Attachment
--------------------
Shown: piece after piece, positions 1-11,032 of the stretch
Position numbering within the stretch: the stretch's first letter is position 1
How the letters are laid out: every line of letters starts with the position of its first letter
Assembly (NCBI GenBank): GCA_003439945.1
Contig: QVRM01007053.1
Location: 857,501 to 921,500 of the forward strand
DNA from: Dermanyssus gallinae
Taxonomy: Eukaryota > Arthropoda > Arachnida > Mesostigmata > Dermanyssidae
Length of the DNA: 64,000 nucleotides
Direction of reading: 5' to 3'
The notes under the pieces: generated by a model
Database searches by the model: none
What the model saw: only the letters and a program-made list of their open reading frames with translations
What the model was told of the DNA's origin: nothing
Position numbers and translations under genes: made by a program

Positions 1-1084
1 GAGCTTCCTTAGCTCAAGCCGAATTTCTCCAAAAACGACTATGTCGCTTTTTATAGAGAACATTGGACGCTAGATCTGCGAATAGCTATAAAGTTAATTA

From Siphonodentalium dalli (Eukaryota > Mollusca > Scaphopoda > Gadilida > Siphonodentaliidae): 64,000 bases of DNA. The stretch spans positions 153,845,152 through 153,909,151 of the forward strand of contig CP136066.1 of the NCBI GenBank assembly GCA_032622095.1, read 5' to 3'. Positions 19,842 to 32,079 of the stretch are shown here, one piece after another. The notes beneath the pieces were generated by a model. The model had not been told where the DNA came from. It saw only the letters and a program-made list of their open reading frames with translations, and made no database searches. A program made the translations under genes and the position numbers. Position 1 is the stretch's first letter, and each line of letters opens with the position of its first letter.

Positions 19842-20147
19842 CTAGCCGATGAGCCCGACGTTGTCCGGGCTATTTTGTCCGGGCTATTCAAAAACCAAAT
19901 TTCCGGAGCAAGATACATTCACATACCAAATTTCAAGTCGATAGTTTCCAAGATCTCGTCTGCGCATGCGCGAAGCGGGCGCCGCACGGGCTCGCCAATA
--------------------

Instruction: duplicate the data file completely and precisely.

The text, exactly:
Shown: piece after piece, positions 1-11,032 of the stretch
Position numbering within the stretch: the stretch's first letter is position 1
How the letters are laid out: every line of letters starts with the position of its first letter
Assembly (NCBI GenBank): GCA_003439945.1
Contig: QVRM01007053.1
Location: 857,501 to 921,500 of the forward strand
DNA from: Dermanyssus gallinae
Taxonomy: Eukaryota > Arthropoda > Arachnida > Mesostigmata > Dermanyssidae
Length of the DNA: 64,000 nucleotides
Direction of reading: 5' to 3'
The notes under the pieces: generated by a model
Database searches by the model: none
What the model saw: only the letters and a program-made list of their open reading frames with translations
What the model was told of the DNA's origin: nothing
Position numbers and translations under genes: made by a program

Positions 1-1084
1 GAGCTTCCTTAGCTCAAGCCGAATTTCTCCAAAAACGACTATGTCGCTTTTTATAGAGAACATTGGACGCTAGATCTGCGAATAGCTATAAAGTTAATTA

From Siphonodentalium dalli (Eukaryota > Mollusca > Scaphopoda > Gadilida > Siphonodentaliidae): 64,000 bases of DNA. The stretch spans positions 153,845,152 through 153,909,151 of the forward strand of contig CP136066.1 of the NCBI GenBank assembly GCA_032622095.1, read 5' to 3'. Positions 19,842 to 32,079 of the stretch are shown here, one piece after another. The notes beneath the pieces were generated by a model. The model had not been told where the DNA came from. It saw only the letters and a program-made list of their open reading frames with translations, and made no database searches. A program made the translations under genes and the position numbers. Position 1 is the stretch's first letter, and each line of letters opens with the position of its first letter.

Positions 19842-20147
19842 CTAGCCGATGAGCCCGACGTTGTCCGGGCTATTTTGTCCGGGCTATTCAAAAACCAAAT
19901 TTCCGGAGCAAGATACATTCACATACCAAATTTCAAGTCGATAGTTTCCAAGATCTCGTCTGCGCATGCGCGAAGCGGGCGCCGCACGGGCTCGCCAATA